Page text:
Supposing that a dalwe’ is to be made, a sufficient supply of raw metal is first forged into a blade: then the central space which is to be ornamented is scored into a minute criss-cross with a small cold chisel, sut: this cold chisel is of superior metal, preferably an English file cut up. The left hand holds and pushes this forward, the right hand wields a small hammer. When the blade is sufficiently scored, the worker with a small pair of pincers, nan-zwe’-hnyat, holds down the silver wire in position: a few smart taps and this is hammered into the cold iron and becomes one flesh with it, atha-ta-thade’-pyit-thwa-de’; the design grows rapidly, though no pattern is traced out beforehand, and the hand moves on unerringly. When both sides of the blade are completed, it is heated gently and all the design gone over with the hammer: then with the cold chisel the outlines are defined, and the features brought into slight relief: roughnesses are smoothed down with the hammer, and a bath of cold water and polish with a cloth, and the blade is complete. The silver pattern being so firmly incorporated with the blade that it is almost impossible to detach it, even with chisel and hammer. But save for the forging the metal is never brought to a red-heat.
Bell, page 28.
The unusual aspect of this particular technique is that the decorative metal is applied to the surface of the piece decorated, not laid into engraved channels, yet the applied decoration is almost inseparable from the metal to which it is applied. It is unlike any other, at least those utilized in other parts of continental Southeast Asia. In Thailand, for example, the blade is almost never decorated, save sometimes with some engraving, or the enigmatic brass and copper insets sometimes found along the spine of the blade. See Figure 2. Proper inlay, gilding, and niello, however, are all used, and can be seen on the fittings of Thai daab. Figure 3; also see, e.g., Punjabhan, pages 35-37 and 126-136. Bell notes that the articles to which this particular ornamentation are applied are dha-lwe, dha-hmyaung, scissors, betal nut cutters, and tweezers. Bell, page 27.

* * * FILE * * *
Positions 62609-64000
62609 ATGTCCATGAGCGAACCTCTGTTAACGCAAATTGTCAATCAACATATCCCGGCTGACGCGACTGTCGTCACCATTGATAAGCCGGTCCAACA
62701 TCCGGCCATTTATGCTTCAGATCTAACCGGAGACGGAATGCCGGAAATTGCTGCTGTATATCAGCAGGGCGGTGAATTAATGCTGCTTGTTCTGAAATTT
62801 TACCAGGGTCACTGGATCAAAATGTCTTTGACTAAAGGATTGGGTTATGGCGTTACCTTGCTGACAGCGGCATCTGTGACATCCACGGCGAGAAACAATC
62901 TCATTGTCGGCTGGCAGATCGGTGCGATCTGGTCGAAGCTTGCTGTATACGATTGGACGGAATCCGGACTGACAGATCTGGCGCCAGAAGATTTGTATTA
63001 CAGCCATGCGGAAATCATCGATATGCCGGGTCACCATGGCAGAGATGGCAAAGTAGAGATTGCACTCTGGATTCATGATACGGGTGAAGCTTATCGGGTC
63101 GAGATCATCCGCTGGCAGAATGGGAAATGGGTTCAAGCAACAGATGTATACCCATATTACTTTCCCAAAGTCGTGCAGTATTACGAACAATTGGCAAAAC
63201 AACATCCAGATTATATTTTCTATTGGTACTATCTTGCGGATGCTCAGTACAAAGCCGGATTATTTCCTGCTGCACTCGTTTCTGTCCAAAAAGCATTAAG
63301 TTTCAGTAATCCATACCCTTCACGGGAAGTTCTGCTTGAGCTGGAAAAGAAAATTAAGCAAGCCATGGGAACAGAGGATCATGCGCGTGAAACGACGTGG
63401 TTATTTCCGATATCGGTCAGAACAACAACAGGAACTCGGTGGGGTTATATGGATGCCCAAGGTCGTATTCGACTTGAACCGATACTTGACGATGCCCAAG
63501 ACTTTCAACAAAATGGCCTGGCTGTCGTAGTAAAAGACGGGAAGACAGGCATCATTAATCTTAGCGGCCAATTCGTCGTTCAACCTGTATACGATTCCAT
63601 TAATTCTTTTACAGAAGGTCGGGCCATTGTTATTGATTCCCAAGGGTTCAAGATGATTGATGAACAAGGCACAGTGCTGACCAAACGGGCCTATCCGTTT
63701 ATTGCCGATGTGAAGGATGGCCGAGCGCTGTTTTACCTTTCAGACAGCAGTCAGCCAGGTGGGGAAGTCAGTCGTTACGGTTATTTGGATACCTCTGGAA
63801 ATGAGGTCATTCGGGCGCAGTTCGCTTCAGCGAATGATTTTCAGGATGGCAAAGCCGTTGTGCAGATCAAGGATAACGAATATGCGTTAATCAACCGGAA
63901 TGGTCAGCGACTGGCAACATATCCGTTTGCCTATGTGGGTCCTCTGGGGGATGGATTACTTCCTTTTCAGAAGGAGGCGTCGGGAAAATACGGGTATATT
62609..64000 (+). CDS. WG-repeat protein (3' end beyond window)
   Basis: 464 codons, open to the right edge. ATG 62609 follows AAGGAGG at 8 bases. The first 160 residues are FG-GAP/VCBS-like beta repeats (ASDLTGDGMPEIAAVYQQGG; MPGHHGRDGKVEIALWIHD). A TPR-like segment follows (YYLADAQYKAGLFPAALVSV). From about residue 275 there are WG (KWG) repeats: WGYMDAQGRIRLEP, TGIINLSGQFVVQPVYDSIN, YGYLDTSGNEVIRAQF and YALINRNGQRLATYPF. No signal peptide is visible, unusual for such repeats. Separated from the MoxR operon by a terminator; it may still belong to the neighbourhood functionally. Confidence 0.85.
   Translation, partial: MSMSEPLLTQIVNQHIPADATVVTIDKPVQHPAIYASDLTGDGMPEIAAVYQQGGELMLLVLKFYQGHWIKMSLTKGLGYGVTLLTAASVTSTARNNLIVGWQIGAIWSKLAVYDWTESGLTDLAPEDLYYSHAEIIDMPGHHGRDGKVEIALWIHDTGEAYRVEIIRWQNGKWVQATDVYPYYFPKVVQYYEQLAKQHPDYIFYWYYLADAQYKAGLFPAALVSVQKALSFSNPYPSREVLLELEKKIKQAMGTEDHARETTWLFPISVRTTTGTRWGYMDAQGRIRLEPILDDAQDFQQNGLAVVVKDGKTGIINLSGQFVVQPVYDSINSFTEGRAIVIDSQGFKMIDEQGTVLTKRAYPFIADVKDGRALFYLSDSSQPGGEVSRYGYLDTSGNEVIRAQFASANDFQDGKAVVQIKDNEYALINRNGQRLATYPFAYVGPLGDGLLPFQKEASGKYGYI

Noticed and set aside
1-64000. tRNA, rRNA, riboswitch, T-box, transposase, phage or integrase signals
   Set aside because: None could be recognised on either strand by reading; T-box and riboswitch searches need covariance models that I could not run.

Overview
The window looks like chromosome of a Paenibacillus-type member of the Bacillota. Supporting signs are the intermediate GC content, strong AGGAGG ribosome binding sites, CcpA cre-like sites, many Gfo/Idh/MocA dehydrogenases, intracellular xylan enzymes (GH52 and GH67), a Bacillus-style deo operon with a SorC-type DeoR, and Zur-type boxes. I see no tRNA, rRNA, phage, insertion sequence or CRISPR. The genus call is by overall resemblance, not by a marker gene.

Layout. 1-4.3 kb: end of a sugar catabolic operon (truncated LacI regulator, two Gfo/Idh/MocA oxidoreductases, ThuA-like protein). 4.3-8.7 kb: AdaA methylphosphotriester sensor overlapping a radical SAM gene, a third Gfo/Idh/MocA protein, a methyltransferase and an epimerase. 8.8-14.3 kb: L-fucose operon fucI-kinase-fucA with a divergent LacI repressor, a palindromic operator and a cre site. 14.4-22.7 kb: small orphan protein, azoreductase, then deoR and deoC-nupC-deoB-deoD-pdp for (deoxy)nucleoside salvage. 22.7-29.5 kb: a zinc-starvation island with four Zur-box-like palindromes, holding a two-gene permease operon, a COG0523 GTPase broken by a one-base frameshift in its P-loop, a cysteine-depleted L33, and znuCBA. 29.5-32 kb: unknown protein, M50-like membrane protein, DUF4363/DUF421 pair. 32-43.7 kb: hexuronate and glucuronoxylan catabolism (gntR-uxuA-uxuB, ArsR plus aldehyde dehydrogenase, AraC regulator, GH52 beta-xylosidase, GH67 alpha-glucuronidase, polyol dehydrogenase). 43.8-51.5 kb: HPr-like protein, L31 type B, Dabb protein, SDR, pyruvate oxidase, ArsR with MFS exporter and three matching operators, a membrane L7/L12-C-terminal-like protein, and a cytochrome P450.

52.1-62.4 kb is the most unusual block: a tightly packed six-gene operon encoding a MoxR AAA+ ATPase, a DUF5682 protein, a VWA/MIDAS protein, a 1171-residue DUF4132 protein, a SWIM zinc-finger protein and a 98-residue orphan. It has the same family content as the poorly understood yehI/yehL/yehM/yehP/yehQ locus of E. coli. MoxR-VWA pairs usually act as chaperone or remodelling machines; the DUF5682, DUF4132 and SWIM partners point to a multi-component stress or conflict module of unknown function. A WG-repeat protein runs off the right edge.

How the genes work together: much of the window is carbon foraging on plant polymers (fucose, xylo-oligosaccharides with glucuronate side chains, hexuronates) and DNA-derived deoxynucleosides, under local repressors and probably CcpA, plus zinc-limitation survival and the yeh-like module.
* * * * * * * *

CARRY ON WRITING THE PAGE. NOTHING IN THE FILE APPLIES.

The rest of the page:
Figure 2: Engraving and brass inserts on the spine of a Northern Thai or Shan daab.
Figure 3: Gilding on the pommel, ferrule and guard of a 17th-18th C. Thai daab.
Three basic motifs can be found in Burmese overlay blade decoration, which somewhat overlap. The most simple is a vegetal or viney motif. Sword 1; Figures 4, 5. This motif is also very popular in ivory and wood carving, lacquer-work, textiles. Figure 6. There are a number of variations of the vegetal pattern, of which Fraser-Lu shows several examples taken from Burmese lacquer-ware: chu-pan (hook-like foliage), maw-pan (floral scrolling), dha-zin-gwe (orchid scrolling), acheik (wave). Figure 7.
Figure 4: Some variations of vegetal patterns on dha. Top, Chu-pan, “hook-like foliage;” middle and bottom, maw-pan, “floral scrolling.”
Figure 5: Dha-hmyaung with silver overlay blade decoration in the pattern chu-pan.
Figure 6: Vegetal motifs in other media. Top, carved ivory dha-lwe handle; bottom, lacquered wooden box
Figure 7: Variations of vegetal designs from Burmese lacquer-ware, taken from Fraser-Lu (1994).
A greater elaboration includes animals in among the vegetation, either as repeated designs of a single creature, or as a series of different animals. Figure 8; Swords 2 to 4. This design is again reminiscent of designs used in other media, which often have animals, exotic beasts, and even people peering out from among the vines. Figure 6.
Figure 8: repetitive animal designs (top, middle) and menagerie design (bottom).